http://dx.doi.org/10.1016/j.ejps.2016.11.022 0928-0987/© 2016 Published by Elsevier B.V.

Please cite this article as: Tran, T., et al., Monoacyl phosphatidylcholine inhibits the formation of lipid multilamellar structures during in vitro lipolysis of self-emulsifying..., European Journal of Pharmaceutical Sciences (2016), http://dx.doi.org/10.1016/j.ejps.2016.11.022

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Table 1 Principal components of the used excipients and their chemical structures. Excipient

Composition

Captex 300

TG of predominantly C8:0 (70%) and C10:0 FA.

Chemical structure of principal components

Capmul MCM EP MG (45–75%) and DG (20–50%) predominantly of C8:0 (50–90%) and C10:0 FA (10–50%).

Labrasol

PEG-8 monoester, diesters of C8:0/C10:0; MG, DG, TG of C8:0/C10:0 FA; Free PEG residue (Jannin et al., 2014)

Lipoid S LPC 80

MAPC (80%) and PC (13%) of C18:2 (48–56%), C16:0 (20–27%), C18:0 (5–8%), C18:1 (7–9%) FA.

Abbreviations: DG: diacylglycerides; FA: fatty acid; MAPC: monoacyl phosphatidylcholine; MG: monoacylglycerides; PC: phosphatidylcholine; PEG: polyethylene glycol; TG: triacylglycerides.

absorption of drugs. Thus, a thorough investigation into the colloidal systems formed during digestion is believed to be required for a rational lipid-based formulation design. Considering the role of lipolysis products in drug solubilisation, simple dissolution or dispersion tests are often inadequate to evaluate LBF performance (Larsen et al., 2011). In vitro lipolysis models have therefore been developed, simulating the conditions of lipid digestion in the human intestine, to study the generated colloidal structures and the drug solubilisation and partitioning between the different phases (Christensen et al., 2004). Fatouros et al. (2007a, 2007b) have used cryogenic transmission electron microscopy (cryo-TEM) and smallangle X-ray scattering (SAXS) to study the structural evolution of SEDDS containing sesame oil, Maisine 35-1, Cremophor RH40 and ethanol (30:30:30:10% w/w) during the in vitro lipolysis. In these studies, spherical and elongated unilamellar vesicles were observed under the cryo-TEM and lamellar and inverse hexagonal phases were identified by the SAXS (Fatouros et al., 2007a, 2007b). Even though these studies have shown the likely presence of nanostructures during lipolysis, the experiments were conducted ex situ. Consequently, it is difficult to draw definitive conclusions about these findings, especially because lipid digestion is a dynamic process with continuous evolution of the colloidal phases. In situ SAXS was used by Salentinig et al. (2011) to study the colloidal structures formed during the digestion of triolein, which transformed from oil droplets to micellar cubic, inverse hexagonal, and bicontinuous cubic liquid crystalline phases during digestion (Salentinig et al., 2011). Subsequently, synchrotron SAXS was applied to lipolysis studies of SEDDS due to its shorter acquisition time, allowing real-time monitoring of structural evolution (Phan et al., 2013, 2015; Warren et al., 2011). Considering the above-mentioned potential use of MAPC in SEDDS and the importance of the nature of the colloidal systems during lipolysis, the aim of the present work is to elucidate the structures formed during the lipolysis of SEDDS both with and without MAPC. For that, in situ synchrotron SAXS coupled to the in vitro lipolysis model and combined with ex situ cryo-TEM and dynamic light scattering (DLS) were used.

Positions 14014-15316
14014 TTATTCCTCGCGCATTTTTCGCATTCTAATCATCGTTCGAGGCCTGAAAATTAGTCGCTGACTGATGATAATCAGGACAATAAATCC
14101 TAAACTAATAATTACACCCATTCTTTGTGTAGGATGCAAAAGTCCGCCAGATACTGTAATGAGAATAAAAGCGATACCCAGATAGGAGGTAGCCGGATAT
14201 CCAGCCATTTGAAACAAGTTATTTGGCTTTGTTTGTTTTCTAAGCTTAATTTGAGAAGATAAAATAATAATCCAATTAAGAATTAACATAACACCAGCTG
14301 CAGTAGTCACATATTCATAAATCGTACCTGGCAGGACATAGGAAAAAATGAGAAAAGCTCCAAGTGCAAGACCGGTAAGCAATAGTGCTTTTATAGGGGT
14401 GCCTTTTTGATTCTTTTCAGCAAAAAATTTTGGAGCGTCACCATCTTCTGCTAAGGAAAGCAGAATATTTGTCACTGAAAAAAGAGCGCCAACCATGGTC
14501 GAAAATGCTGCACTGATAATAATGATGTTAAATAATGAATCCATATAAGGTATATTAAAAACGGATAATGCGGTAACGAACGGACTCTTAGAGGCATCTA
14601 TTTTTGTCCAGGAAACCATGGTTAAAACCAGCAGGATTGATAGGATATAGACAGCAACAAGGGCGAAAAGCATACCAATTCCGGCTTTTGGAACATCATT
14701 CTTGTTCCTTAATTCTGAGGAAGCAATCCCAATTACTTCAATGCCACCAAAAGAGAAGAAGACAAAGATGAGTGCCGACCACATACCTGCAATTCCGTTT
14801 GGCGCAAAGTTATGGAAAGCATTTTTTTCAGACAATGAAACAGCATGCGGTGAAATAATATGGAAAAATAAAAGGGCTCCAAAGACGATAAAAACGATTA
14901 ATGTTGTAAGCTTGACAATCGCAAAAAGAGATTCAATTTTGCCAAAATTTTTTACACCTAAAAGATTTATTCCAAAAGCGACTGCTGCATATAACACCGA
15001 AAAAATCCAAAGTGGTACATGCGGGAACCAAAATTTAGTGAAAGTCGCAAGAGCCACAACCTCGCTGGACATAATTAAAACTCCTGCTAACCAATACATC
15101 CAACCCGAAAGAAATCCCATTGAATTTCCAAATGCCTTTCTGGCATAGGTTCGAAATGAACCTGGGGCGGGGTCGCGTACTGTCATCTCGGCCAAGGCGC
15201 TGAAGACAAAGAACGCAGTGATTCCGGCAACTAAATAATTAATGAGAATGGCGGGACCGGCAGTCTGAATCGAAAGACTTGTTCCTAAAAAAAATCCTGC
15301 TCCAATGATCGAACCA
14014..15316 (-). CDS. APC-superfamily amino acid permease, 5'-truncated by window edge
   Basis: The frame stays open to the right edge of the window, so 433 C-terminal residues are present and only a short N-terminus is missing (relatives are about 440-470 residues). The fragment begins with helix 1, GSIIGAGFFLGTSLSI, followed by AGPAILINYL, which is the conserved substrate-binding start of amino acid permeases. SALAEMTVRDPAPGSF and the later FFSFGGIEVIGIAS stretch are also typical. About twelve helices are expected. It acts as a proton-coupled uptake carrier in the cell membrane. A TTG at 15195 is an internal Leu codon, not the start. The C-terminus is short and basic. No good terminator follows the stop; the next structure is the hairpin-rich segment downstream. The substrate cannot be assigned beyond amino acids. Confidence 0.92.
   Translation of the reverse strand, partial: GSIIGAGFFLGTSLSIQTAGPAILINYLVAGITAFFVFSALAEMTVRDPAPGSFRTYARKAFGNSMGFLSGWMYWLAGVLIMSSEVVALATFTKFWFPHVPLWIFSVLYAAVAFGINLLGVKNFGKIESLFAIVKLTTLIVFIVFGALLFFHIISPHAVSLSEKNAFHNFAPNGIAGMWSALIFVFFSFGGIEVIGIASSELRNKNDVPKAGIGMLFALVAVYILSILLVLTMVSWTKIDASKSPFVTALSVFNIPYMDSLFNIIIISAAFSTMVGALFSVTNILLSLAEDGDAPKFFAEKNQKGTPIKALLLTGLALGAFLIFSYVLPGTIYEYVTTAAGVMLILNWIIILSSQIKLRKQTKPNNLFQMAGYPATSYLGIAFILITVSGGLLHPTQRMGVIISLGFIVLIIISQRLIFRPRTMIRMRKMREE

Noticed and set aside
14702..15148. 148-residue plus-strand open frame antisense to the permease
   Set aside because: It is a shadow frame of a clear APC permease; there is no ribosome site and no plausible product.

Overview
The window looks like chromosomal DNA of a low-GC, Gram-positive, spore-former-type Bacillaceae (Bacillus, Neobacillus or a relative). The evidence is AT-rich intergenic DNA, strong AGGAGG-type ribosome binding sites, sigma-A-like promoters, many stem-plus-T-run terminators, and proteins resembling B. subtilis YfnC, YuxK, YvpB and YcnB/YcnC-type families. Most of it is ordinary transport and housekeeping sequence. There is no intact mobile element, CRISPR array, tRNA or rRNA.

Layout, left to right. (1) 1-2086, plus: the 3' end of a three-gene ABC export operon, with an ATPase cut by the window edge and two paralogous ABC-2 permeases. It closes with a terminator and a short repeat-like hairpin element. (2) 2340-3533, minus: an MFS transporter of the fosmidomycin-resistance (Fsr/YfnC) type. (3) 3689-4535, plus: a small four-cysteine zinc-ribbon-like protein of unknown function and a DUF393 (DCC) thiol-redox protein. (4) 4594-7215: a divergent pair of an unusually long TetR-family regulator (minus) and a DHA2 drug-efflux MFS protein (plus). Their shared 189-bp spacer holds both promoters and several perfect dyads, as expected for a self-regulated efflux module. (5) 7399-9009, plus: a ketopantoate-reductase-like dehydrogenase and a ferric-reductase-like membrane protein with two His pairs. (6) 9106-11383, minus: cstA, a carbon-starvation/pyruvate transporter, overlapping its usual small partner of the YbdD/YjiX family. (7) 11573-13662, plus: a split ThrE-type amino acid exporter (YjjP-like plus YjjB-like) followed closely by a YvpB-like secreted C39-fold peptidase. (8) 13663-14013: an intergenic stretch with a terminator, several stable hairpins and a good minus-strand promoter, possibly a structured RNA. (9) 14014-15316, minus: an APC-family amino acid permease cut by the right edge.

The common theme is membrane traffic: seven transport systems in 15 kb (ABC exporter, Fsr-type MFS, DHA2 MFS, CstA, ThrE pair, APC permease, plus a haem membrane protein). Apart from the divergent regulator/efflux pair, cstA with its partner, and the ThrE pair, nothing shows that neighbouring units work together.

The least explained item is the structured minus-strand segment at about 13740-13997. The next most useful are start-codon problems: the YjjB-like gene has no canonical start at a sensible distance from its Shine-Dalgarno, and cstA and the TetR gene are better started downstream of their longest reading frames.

containing 98.0% PC) were kindly donated by Lipoid GmbH (Ludwigshafen am Rhein, Germany). Captex 300 (Captex) (glyceryl tricaprylate/tricaprate) and Capmul MCM EP (Capmul) (glyceryl monocaprylate) were obtained from Abitec (Columbus, OH, USA). Labrasol (PEG-8 caprylocaproyl glycerides) was kindly provided by Gattefossé (Saint-Priest, France). Pancreatin from porcine pancreas (8 × USP specifications), sodium taurodeoxycholate (NaTDC) hydrate (N95% pure), tris(hydroxymethyl)aminomethane (Tris), maleic acid and 4-bromophenylboronic acid (4-BPB) (≥95.0% pure) were purchased from Sigma-Aldrich (St Louis, MO, USA). Sodium chloride was purchased from VWR (Radnor, PA, USA). Sodium hydroxide pellets were obtained from Merck (Darmstadt, Germany). Water was purified by an SG Ultraclear water system (SG Water GmbH, Barsbüttel, Germany). 2.2. Methods 2.2.1. Preparation of formulations The chemical structures and the amount of excipients used in each investigated SEDDS are shown in Tables 1 and 2. The two MAPC-containing SEDDS are designated F20 and F30 (the number corresponds to the percentage of LPC in the SEDDS). The two MAPC-free SEDDS are designated F0 and F30*; F0 contains a Labrasol amount equal to the total amount of Labrasol and LPC in F20 or F30, whereas F30* contains the same glycerides:Labrasol ratio as F30. Capmul was melted at 50 °C and homogenized prior to use. All formulations were prepared by weighing and mixing all components in a glass vial for 4 h at 45 °C. The formulations were allowed to equilibrate at room temperature overnight before further experiments to ensure excipient homogeneity. 2.2.2. In vitro lipolysis model The experimental set-up consisted of a pH-stat apparatus (Metrohm AG, Herisau, Switzerland), containing a Titrando 842, an 804 Ti Stand, an Table 2 Composition of the SEDDS used in the in vitro lipolysis experiments.